BARCELONA/MADRID (Reuters) - Spain's Telefonica (TEF.MC) wants to remain a long-term shareholder in Telecom Italia TLIT.MC and ruled out selling its stake to cut debt, its chief financial officer said on Wednesday.
CFO Angel Vila, speaking at a Morgan Stanley TMT conference, also said Telecom Italia did not need a capital increase, referring to a proposal made by Egyptian tycoon Naguib Sawiris on Monday to invest in the debt-laden Italian company using this mechanism.
"We are stable investors in Telecom Italia, and we are not considering monetizing the stake in Telco," said Vila, referring to the Telco holding company that owns 22.4 percent of Telecom Italia.
Telecom Italia had said on Monday that it would consider Sawiris' proposal and had presented some details to its board, but neither side disclosed the size and the objectives of the potential investment.
How Telecom Italia' major shareholders - including Telefonica - respond to Sawiris offer will play a role in whether it gains momentum.
Telecom Italia is controlled by unlisted Telco, made up of Telefonica and three Italian financial institutions, which collectively own 22.4 percent of the group. Telefonica owns roughly 10 percent of Telecom Italia.
Insurer Assicurazioni Generali (GASI.MI), and banks Mediobanca (MDBI.MI) and Intesa Sanpaolo (ISP.MI) are also shareholders.
It is not clear how big an investment Sawiris wants to make in Telecom Italia, although press reports have said between 2-5 billion euros. It is also not clear if any capital increase would be open to all investors or only Sawiris. He was previously involved in Italy through mobile group Wind, which he sold last year to Russia's Vimpelcom VIP.N.
Vila declined to comment on the details of Sawiris proposal or on whether Telefonica would accept to be diluted if a capital increase were to take place.
"We have not received any offer from Mr. Sawiris, and we are not expecting any offer from him. It seems he sent a letter to the company, so it is up to them to speak."
Asked whether Telefonica would accept to be diluted, he said only: "It's not clear that TI would need any capital increase at all." He said he preferred not comment on the speculation.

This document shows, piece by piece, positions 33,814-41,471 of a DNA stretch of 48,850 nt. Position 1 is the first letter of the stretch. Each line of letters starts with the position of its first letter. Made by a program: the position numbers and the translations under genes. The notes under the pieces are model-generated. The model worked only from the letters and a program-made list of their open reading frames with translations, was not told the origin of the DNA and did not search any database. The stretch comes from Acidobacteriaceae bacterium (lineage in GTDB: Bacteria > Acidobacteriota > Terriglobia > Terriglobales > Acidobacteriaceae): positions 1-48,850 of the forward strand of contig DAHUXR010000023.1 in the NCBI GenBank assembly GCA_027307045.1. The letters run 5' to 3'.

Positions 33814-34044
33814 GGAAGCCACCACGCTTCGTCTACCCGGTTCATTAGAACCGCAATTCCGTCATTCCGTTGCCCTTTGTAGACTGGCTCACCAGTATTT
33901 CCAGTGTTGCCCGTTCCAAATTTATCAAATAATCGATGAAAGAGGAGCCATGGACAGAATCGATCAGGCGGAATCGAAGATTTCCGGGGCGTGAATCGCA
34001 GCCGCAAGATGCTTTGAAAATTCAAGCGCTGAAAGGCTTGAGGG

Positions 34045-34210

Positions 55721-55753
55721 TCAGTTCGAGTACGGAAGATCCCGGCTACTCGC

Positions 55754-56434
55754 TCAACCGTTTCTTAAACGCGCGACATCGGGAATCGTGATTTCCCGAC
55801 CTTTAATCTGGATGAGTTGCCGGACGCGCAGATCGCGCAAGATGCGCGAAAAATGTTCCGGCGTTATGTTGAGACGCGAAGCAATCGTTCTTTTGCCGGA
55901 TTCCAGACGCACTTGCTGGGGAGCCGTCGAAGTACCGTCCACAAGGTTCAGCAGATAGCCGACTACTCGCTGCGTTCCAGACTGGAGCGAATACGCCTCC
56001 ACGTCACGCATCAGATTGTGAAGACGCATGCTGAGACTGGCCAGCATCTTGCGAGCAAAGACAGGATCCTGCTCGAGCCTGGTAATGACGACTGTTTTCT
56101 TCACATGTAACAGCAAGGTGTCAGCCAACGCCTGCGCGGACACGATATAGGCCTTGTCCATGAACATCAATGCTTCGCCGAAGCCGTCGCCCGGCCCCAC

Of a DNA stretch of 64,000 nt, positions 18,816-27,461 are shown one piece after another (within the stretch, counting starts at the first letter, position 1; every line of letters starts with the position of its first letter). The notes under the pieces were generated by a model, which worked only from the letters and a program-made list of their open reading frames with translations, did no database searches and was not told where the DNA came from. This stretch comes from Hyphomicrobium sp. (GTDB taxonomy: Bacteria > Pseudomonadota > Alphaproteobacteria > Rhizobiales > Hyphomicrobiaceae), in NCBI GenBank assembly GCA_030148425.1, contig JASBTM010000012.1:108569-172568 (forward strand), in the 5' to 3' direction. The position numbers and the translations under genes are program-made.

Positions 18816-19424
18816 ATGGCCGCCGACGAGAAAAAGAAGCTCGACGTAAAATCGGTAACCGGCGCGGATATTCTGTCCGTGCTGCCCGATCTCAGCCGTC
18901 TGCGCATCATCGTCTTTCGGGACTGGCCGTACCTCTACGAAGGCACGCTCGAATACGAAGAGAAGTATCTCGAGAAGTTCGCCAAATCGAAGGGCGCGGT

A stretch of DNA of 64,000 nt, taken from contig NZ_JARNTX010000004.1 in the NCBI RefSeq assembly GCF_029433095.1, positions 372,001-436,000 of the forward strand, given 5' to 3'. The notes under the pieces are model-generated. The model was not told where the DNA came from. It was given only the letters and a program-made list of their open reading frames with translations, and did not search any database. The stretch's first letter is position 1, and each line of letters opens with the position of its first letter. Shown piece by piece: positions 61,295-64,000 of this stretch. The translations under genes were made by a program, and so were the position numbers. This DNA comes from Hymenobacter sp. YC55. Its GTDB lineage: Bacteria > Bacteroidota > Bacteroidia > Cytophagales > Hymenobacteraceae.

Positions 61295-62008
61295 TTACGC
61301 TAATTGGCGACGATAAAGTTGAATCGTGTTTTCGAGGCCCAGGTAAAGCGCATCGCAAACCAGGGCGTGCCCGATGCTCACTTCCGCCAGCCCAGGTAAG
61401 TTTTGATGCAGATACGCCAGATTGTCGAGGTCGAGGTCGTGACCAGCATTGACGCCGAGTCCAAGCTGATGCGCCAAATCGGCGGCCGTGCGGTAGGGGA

A spokesman clarified in a statement after Vila's remarks that Telefonica had not received an offer from Sawiris for its Telco stake, refuting a mid-October report in the Italian press. The spokesman also said that Telefonica did not believe Telecom Italia needed a capital increase.
NO CAPITAL INCREASE
Telefonica, which initially tried to buy Telecom Italia in 2001, paid 2.31 billion euros for a stake in the company in 2007. Telefonica got two seats on Telecom Italia's board when it bought out Pirelli's (PECI.MI) controlling stake along with Italian banks.
An analyst at a Madrid-based broker said that Telefonica was likely to oppose a new investor in Telecom Italia at a valuation lower than the price it originally paid.
"Telefonica entered in Telecom Italia paying more than 2 euros a share and surely will oppose ... any intent from a third party to enter at the actual share price of about 0.75 euros," the analyst said.
Telefonica already has written down part of its investment in Telecom Italia, but the shares are still valued in the books at 1.5 billion euros, the analyst said.
Telecom Italia shares closed up 1 percent to 0.73 euros per share on Wednesday, compared with a 5 percent decline for the European telecom index .SXKP.
At current market prices, a capital increase of 2-5 billion euros at Telecom Italia could give Sawiris control of around 17-33 percent of the group, a second analyst said.
Separately, Telefonica's CFO Angel Vila said on Wednesday that Telefonica had ruled out a capital increase itself. Some analysts had said this might be needed as part of the group's debt reduction efforts.
"We have no need for a capital increase and no intention to do a capital increase," said Vila, adding that Telefonica had made strides in reducing its debt this year via asset sales and the public listing of its German business.
Telefonica aims to have its net debt to core earnings (EBITDA) ratio at 2.35 times by the end of the year and for net debt to be around 50 billion euros by year-end.
(Reporting by Leila Abboud, Robert Hetz and Clare Kane; Editing by Jane Merriman)